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KATSU's skull tag
Known forGraffiti, Technology
Years activeLate 1990s – present

KATSU is a graffiti artist who is active in New York City. He works with technology and public intervention to comment on commercialism, privacy and digital culture. As a result, his work includes traditional graffiti, digital media, and conceptual artwork.[1]


AI portraiture[edit]

Exhibited as part of a 2017 solo show titled AI Criminals, KATSU's portraiture series consists of a generative adversarial network built using Google's TensorFlow machine learning library and trained using vintage black and white mug shots scraped from the web, to output unique portraits. The pieces explore themes of inherent bias in algorithms, Wired Magazine notes that "there's more to AI portraits in KATSU's view, than just a comment on the growing power of technology—it's a warning about humanity's lack of control over what these tools can build".[2]

Drone painting[edit]

Graffiti Drone created by KATSU

After experimentation with quadcopter drones and in collaboration with FAT Lab member, Becky Stern, KATSU developed a prototype mountable remote sprayer- the resultant device was dubbed the Graffiti Drone. A press release from The Hole Gallery the described the process of its refinement as testing with "weight of the paint, the straw for the sprayer, the sensor for the can activation, the flight of the drone and different paint and surfaces".[3]

Commenting on the significance of the work the artist explains that "drones are becoming this extension of human beings in the same way that we're growing so close to our smartphones and devices...It's really exciting to see and understand and think about what it means that many of the aesthetic decisions in these paintings are not my decisions. They're these collaborative decisions with this technology".[4]

On April 30, 2015, it was reported that KATSU had used his Graffiti Drone to vandalize a Soho billboard approximately six stories tall.[5] A video of the Calvin Klein advertisement featuring model Kendall Jenner being defaced went viral on YouTube. Citing the quadcopter as "Graffiti Drone 1.0" the act was described as proof of concept demonstrating the potential that drones have to transform graffiti.


Dronescapes are a series of abstract paintings created using the graffiti drone described as "robot-controlled versions of Impressionist paintings".[6]

Android selfies[edit]

Android Selfies are a triptych of monochrome oil paintings of a Series 800 Terminator Android taking selfies at Mount Rushmore, the Pyramids of Giza and the Moon.

Icarus One[edit]

Wired Magazine reported KATSU's plans to make the design for his graffiti drone Open Source, "so other artists can experiment with its possibilities".[7] The plans for the Graffiti Drone, subsequently named ICARUS ONE were released on an independent website licensed under a Creative Commons Attribution.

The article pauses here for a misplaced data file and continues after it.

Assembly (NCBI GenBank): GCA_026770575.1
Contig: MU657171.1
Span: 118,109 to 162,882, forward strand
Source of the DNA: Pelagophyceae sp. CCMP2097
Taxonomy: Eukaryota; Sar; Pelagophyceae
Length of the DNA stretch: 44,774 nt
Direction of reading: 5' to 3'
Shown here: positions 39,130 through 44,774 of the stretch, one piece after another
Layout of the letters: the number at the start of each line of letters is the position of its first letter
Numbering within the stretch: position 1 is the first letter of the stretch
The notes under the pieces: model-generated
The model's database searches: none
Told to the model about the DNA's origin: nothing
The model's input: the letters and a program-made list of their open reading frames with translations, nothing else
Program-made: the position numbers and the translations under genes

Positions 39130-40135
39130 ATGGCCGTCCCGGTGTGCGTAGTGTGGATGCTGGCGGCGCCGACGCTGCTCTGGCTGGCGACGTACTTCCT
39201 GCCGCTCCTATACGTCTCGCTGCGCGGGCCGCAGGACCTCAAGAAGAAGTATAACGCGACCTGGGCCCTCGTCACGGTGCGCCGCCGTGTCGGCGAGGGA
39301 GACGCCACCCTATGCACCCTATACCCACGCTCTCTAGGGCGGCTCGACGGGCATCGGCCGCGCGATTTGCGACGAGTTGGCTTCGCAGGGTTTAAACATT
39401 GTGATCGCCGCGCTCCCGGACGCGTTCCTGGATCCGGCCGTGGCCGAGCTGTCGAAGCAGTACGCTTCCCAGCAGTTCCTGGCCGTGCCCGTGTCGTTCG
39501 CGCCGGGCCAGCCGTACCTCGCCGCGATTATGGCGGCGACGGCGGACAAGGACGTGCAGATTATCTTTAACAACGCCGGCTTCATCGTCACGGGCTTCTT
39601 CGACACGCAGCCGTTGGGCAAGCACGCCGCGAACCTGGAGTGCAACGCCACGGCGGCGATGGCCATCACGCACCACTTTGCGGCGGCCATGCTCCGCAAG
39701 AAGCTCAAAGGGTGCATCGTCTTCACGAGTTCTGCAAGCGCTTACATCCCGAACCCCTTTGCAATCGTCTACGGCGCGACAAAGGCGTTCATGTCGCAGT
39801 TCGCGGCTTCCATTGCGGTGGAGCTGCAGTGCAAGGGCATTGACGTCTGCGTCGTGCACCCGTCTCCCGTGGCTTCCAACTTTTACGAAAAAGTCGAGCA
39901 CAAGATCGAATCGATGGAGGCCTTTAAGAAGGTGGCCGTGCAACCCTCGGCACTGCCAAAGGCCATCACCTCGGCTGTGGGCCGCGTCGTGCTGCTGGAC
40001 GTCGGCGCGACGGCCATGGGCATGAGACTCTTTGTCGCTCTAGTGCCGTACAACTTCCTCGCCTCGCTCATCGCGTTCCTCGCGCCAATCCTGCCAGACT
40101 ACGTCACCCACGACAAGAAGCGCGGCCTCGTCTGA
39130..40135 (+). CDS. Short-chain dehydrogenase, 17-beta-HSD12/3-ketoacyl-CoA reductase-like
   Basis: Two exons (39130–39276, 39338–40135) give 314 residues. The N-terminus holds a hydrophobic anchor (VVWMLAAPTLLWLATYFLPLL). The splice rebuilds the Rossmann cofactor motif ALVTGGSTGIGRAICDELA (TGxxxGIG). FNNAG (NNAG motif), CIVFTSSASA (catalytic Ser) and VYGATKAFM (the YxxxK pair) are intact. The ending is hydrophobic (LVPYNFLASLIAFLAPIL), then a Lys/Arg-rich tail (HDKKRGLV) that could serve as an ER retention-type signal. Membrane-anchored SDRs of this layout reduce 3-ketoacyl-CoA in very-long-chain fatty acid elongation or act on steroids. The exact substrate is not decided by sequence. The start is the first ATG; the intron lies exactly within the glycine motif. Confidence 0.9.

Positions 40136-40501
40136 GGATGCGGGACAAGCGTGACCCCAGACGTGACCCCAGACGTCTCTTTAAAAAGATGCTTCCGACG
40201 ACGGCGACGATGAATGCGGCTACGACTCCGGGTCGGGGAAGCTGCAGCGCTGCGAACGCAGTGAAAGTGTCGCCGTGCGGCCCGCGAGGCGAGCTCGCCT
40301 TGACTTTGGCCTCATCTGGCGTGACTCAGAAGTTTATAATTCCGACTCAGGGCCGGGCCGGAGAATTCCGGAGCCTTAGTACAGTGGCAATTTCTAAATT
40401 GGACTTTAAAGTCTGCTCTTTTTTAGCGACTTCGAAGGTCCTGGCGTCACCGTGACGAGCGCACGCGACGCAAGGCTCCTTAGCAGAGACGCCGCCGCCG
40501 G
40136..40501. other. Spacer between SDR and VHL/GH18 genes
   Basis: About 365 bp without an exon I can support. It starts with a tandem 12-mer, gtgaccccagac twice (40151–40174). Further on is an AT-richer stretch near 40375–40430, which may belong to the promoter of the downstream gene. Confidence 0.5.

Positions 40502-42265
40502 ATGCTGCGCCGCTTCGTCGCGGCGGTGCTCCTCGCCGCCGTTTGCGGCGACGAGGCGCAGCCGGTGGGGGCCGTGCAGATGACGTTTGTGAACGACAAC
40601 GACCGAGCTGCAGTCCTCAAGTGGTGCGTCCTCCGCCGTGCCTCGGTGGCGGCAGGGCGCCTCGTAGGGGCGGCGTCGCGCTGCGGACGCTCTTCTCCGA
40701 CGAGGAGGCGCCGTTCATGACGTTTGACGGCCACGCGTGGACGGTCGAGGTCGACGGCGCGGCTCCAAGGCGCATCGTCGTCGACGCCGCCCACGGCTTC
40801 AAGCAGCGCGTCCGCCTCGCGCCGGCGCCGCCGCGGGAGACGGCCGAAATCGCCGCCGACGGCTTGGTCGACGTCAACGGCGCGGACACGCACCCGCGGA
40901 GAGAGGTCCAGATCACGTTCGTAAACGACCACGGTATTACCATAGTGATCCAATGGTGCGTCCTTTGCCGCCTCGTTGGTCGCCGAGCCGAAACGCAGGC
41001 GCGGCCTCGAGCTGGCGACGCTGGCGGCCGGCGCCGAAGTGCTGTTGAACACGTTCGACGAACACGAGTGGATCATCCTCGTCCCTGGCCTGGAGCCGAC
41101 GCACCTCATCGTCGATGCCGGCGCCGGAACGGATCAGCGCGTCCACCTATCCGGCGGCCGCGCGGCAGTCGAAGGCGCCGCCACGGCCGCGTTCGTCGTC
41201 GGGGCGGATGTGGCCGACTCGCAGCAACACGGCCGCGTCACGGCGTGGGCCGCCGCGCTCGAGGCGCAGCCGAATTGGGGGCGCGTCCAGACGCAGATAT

Shitheads is triptych of portraits of Mark Zuckerberg, Eric Schmidt, and a Springer Spaniel dog created using the artist's feces as pigment. Vice magazine placed the piece in a lineage of artists using human waste in their work, calling Shitheads "the Digital Era's Piss Christ".[8]

Digital graffiti[edit]

Through his digital projects "KATSU easily dupes audiences while questioning the nuances that separate reality and fiction—he also looks at the notion that graffiti doesn't have to be a physical product, instead it can exist purely digitally".[9]

In 2010 two doctored videos of the artist surfaced on YouTube- the first showing KATSU tagging in front of the White House[10] and the second, of him tagging Picasso's "Girl Before a Mirror" at the MoMA.[11] Both brought widespread speculation about their authenticity and validity. In a later interview KATSU spoke of the videos saying the digital pieces "themselves are tags just in the form of video, and found on the internet" and were intended to "get graffiti writers to rethink the method[s] one could use in getting notoriety".[12]

Blending graffiti and digital technology, his film The Powers of KATSU,[13] the title referencing Charles and Ray Eames classic film Powers of Ten, in which he reproduces his skull tag from the scale of 1/20 of an inch, a grain of rice, to 120 feet, a New York rooftop – and an image visible from Google Earth.[14] The video was later shortlisted for the Guggenheim Museum's YouTube Play Show.[15]

Fat Tag iPhone application[edit]

KATSU has previously collaborated with Graffiti Research Lab, a collective of technologists, artists and hackers. He is currently a research fellow at the Free Art and Technology Lab where, along with artist and programmer Theo Watson, he developed the iPhone app Fat Tag Graffiti Deluxe-KATSU Edition.

Phone Booth and Fly Posting campaigns[edit]

KATSU Phonebooth Takeover

In April 2011 KATSU took over approximately 100 phone booths around New York City, replacing the advertisements with his own posters featuring celebrities and the logos of prominent corporations and institutions such as the MoMA and Apple.